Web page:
04 Feb CAN IT BE ILLEGITIMATE TO HAVE NON-OPERATIVE OR MERELY DISSUASIVE VIDEO-SURVEILLANCE CAMERAS INSTALLED?
In the following, for example, the Spanish Supreme Court considers there is illegitimate intrusion into privacy in a case in which a lord installed surveillance cameras, unfit to record, and being oriented to the accesses and estate of the neighbouring claimant.
These were mere battery-powered cases, and thus not then an apt means of recording or reproducing people’s intimate lives being their purpose merely deterrent.
The devices were oriented towards the access road to the neighbouring farm and his garden, which is why its owner denounced the owner of the cameras and after several resolutions against his allegations the neighbour in question, came before the Spanish Supreme Court. The SC recalls that given the guidance of the simulated cameras, the plaintiff and his family may feel observed on their own plot, not just at the entrance and exit of the farm. The situation was therefore objectively suited to curb their freedom in the personal and family sphere, for those who feel observed to that extent do not behave the same as without the presence of cameras, and do not have to endure permanent uncertainty about whether or not the camera oriented towards their farm is operational – since its external appearance prevents this verification – while the defendant would always be able to replace it with an operational camera.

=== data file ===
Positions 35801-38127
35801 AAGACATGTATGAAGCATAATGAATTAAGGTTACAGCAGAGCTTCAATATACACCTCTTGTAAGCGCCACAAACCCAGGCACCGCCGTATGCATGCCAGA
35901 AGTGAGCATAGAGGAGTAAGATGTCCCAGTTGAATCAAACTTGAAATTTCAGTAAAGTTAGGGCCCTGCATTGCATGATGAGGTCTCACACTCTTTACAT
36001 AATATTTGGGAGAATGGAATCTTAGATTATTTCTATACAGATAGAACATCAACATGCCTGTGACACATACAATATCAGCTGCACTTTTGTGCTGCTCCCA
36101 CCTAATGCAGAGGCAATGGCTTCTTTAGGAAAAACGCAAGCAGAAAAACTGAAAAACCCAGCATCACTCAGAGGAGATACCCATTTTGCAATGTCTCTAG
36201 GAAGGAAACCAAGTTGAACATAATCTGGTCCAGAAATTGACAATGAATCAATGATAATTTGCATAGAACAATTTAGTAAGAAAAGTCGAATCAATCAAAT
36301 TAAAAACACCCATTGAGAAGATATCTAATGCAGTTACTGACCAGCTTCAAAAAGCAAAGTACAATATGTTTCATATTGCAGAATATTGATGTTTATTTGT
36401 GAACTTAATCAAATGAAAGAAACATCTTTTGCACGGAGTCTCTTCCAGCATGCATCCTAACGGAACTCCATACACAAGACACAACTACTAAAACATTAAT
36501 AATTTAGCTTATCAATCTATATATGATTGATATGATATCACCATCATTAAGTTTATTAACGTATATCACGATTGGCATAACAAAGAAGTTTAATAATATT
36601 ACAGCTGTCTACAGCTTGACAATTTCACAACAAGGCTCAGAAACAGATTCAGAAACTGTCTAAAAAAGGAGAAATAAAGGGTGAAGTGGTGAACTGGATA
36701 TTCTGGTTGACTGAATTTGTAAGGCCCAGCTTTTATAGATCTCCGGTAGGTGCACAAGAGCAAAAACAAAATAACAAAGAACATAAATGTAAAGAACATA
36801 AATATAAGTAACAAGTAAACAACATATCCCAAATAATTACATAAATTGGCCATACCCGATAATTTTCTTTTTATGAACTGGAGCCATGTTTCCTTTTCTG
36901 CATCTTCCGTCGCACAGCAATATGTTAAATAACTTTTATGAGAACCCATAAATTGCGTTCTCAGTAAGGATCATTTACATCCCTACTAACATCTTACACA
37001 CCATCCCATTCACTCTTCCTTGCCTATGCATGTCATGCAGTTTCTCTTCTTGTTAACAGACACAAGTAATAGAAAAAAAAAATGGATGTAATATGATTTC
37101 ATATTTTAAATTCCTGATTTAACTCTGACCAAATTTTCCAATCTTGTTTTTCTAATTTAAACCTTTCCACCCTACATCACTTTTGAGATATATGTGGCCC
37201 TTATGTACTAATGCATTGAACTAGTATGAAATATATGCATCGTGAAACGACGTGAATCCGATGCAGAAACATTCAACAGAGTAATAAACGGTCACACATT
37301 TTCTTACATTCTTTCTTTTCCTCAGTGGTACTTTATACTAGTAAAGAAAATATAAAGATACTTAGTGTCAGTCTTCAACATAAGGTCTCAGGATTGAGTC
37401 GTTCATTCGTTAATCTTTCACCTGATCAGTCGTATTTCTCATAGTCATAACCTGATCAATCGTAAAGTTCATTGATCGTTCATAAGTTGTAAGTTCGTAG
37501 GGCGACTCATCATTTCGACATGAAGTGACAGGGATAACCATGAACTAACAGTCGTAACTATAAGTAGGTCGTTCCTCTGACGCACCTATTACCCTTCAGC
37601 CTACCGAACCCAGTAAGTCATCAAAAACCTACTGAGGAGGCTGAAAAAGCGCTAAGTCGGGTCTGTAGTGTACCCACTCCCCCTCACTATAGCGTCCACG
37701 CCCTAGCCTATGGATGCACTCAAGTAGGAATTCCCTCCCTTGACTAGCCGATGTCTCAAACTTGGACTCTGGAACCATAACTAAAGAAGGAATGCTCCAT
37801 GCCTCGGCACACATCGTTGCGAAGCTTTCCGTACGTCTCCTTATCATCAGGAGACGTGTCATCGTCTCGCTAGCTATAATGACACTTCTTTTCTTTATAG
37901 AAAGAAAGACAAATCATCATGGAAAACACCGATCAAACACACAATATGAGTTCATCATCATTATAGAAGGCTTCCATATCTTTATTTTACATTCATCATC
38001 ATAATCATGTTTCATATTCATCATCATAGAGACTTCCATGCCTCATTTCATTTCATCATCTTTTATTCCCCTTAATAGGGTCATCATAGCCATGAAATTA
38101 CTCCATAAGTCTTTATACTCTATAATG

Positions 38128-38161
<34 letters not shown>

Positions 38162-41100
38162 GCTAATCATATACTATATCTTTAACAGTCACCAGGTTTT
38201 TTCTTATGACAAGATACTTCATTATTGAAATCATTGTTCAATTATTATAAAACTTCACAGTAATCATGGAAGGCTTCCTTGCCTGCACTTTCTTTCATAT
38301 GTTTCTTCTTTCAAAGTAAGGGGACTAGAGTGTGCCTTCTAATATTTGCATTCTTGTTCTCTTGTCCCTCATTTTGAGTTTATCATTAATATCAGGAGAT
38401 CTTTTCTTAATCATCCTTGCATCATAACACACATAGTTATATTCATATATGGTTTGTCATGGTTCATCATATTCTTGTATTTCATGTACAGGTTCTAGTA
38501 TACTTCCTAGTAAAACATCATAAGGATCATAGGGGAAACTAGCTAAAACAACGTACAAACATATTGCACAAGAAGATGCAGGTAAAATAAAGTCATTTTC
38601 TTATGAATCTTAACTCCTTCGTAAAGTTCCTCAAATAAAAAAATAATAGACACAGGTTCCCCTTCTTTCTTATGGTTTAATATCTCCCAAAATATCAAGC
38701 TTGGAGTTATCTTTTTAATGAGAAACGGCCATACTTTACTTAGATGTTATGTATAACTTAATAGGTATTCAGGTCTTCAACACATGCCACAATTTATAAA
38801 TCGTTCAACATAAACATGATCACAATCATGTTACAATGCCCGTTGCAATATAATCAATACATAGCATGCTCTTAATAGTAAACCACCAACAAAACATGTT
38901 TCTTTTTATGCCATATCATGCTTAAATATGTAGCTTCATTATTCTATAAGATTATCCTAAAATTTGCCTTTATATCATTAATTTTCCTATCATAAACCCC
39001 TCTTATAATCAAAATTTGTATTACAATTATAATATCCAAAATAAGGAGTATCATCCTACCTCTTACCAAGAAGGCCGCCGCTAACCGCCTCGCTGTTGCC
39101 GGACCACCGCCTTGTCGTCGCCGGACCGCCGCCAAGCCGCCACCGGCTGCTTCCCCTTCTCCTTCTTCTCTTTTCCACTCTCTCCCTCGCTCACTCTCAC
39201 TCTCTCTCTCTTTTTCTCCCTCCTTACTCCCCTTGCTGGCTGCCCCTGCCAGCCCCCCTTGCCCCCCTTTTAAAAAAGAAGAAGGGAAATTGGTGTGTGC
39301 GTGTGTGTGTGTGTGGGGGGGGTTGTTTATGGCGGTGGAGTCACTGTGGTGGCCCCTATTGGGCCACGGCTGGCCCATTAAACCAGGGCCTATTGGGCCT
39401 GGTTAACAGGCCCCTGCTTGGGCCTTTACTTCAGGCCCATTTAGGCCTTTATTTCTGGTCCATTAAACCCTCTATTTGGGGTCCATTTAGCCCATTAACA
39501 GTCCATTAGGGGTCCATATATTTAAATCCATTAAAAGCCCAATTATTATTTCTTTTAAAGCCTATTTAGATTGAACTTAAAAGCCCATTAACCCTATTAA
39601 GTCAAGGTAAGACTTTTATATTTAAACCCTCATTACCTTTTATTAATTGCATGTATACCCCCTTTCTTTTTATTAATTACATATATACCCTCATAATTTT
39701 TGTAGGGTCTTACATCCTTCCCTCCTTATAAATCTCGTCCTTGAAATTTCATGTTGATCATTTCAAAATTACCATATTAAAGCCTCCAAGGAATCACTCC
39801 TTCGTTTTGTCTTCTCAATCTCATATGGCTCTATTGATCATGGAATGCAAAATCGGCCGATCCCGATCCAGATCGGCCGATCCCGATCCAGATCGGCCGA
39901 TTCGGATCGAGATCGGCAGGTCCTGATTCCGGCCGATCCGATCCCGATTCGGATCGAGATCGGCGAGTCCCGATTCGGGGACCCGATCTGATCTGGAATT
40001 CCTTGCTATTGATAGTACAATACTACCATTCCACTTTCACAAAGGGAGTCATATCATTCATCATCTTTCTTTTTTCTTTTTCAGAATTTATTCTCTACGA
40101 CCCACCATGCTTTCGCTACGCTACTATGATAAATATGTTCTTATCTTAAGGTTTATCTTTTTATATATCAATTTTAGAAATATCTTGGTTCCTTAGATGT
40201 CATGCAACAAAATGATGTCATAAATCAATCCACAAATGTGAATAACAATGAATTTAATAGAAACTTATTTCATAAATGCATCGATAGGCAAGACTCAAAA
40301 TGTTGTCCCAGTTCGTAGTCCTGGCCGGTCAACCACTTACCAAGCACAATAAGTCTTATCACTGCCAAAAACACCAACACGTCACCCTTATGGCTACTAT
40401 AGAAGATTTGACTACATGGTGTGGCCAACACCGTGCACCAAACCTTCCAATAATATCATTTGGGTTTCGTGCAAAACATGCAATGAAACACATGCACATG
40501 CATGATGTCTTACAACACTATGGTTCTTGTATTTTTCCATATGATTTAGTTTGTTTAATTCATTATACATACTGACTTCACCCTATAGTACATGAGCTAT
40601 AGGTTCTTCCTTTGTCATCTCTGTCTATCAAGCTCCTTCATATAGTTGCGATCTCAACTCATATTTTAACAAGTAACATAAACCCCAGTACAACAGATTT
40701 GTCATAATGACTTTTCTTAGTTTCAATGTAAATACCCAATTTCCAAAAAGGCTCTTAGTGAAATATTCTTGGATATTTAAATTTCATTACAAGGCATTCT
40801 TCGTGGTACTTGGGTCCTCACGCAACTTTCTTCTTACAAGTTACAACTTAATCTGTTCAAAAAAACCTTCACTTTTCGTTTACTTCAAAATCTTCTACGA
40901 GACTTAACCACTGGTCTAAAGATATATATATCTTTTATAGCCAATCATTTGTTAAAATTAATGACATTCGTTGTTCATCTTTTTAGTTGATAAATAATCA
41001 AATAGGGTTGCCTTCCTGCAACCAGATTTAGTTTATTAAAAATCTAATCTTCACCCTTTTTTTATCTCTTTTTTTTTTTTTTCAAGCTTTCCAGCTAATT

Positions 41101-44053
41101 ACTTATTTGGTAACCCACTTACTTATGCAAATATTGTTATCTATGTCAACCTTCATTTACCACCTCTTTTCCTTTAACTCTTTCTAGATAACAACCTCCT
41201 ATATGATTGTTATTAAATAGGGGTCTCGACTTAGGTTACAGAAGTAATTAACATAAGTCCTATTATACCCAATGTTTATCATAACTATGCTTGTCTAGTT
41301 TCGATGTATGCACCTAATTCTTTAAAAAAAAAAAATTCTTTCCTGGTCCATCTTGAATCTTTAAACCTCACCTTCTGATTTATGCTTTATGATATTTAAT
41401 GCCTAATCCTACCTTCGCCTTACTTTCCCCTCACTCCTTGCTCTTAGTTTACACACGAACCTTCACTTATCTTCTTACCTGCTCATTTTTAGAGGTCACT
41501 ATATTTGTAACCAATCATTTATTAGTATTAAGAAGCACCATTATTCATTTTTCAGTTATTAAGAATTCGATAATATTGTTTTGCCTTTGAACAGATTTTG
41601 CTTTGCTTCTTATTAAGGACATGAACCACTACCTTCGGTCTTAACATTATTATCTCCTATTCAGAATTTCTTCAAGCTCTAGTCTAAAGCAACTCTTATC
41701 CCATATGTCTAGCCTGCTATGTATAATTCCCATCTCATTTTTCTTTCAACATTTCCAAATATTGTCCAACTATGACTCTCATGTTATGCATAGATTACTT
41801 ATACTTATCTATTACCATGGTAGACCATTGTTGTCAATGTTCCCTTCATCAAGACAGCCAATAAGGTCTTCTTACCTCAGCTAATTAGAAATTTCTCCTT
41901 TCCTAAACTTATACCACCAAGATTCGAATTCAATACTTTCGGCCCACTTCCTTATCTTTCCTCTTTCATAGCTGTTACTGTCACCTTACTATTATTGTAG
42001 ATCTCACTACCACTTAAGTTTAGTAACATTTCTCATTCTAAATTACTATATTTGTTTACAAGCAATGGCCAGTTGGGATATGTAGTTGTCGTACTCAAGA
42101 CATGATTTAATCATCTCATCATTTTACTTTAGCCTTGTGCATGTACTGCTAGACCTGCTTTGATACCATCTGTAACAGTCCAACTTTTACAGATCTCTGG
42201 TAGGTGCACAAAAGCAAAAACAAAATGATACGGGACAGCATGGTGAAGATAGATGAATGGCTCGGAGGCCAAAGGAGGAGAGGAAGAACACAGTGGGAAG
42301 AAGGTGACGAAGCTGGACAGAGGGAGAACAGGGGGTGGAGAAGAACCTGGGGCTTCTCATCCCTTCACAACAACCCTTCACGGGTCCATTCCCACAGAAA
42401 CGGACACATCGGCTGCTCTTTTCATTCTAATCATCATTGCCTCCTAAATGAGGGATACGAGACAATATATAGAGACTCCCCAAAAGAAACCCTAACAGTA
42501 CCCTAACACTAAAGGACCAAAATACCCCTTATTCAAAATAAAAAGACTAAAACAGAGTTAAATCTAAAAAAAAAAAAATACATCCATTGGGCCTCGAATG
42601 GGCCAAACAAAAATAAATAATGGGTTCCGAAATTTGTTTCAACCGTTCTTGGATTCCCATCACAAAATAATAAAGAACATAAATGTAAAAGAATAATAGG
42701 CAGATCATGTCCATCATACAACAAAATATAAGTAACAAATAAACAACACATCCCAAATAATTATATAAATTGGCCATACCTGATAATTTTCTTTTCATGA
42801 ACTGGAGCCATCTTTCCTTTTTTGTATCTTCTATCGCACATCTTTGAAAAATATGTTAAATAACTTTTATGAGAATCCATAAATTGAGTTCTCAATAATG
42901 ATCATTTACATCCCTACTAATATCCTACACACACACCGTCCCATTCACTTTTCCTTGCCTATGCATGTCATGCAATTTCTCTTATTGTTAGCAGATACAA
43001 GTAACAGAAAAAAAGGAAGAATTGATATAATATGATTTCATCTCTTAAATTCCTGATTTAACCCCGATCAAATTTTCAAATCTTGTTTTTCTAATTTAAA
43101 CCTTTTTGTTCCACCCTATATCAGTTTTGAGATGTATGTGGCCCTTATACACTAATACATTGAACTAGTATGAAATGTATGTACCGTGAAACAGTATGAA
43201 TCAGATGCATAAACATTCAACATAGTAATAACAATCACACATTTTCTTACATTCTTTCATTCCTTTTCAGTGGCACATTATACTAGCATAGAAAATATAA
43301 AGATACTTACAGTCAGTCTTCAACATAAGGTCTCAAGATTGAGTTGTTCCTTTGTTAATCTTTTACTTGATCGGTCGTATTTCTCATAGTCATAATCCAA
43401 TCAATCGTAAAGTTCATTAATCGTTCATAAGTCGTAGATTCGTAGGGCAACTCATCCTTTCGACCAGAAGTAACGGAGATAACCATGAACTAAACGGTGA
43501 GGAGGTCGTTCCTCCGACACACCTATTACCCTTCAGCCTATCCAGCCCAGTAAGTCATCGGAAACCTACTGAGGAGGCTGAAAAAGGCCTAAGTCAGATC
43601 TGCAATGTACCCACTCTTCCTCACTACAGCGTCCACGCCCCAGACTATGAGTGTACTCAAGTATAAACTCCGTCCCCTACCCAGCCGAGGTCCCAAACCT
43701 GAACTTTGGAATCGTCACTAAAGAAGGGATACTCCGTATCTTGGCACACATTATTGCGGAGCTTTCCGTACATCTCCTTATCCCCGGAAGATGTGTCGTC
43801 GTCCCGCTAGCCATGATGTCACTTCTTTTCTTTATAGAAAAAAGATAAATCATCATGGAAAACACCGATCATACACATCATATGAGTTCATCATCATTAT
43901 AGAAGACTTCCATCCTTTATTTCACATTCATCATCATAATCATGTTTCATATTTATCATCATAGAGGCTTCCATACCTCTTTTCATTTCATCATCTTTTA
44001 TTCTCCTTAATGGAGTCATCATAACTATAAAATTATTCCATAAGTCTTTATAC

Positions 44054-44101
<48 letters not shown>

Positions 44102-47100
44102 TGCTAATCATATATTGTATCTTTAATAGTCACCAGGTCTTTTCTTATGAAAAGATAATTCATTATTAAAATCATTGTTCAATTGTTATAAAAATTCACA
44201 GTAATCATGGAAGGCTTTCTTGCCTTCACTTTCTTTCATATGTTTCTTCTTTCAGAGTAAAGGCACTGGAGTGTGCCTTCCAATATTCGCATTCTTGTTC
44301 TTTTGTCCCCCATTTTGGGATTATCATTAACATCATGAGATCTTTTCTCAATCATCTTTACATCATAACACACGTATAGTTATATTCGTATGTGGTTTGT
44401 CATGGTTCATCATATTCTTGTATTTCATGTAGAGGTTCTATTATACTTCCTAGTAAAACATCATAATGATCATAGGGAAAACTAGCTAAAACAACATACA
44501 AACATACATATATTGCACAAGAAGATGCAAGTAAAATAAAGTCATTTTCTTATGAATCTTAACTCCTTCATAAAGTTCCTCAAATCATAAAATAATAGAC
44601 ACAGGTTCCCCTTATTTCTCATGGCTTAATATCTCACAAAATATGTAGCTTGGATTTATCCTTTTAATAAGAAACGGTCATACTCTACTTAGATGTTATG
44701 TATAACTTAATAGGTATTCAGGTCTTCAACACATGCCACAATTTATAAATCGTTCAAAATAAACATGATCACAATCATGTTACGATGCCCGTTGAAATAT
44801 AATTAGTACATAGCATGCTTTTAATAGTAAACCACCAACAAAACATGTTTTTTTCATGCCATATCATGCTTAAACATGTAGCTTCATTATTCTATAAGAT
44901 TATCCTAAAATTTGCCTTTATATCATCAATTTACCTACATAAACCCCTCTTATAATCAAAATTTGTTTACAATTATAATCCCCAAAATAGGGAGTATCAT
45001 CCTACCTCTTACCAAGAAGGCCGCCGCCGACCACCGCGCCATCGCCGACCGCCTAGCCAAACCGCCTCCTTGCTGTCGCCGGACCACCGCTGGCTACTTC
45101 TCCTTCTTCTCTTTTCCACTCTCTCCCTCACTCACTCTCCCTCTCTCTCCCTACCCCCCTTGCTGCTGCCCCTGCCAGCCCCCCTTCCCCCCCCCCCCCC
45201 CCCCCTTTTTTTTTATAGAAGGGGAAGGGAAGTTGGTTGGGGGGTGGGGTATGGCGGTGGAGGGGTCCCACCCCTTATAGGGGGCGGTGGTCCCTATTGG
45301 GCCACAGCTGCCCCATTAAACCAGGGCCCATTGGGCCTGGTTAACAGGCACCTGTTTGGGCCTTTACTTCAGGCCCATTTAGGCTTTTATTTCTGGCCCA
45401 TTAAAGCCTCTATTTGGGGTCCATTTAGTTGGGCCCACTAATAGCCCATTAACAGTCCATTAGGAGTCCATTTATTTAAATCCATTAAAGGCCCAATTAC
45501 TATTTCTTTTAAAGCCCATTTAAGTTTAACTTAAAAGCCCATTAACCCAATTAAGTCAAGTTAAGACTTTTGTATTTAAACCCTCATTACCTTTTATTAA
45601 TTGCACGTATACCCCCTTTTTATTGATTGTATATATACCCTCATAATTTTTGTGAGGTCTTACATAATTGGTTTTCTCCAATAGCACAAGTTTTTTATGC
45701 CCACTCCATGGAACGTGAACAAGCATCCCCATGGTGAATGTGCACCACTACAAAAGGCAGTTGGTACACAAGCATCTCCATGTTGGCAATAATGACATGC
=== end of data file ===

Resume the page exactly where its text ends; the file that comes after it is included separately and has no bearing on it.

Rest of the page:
The SC also rejects the defendant’s argument that the situation could be included in an exercise of an ius usus inocui (tolerated – or innocuous – social use of the law) in the field of neighbourly relations, since far from being innocuous the installation, it disturbed objectively, and without need, the life and intimacy of the plaintiff.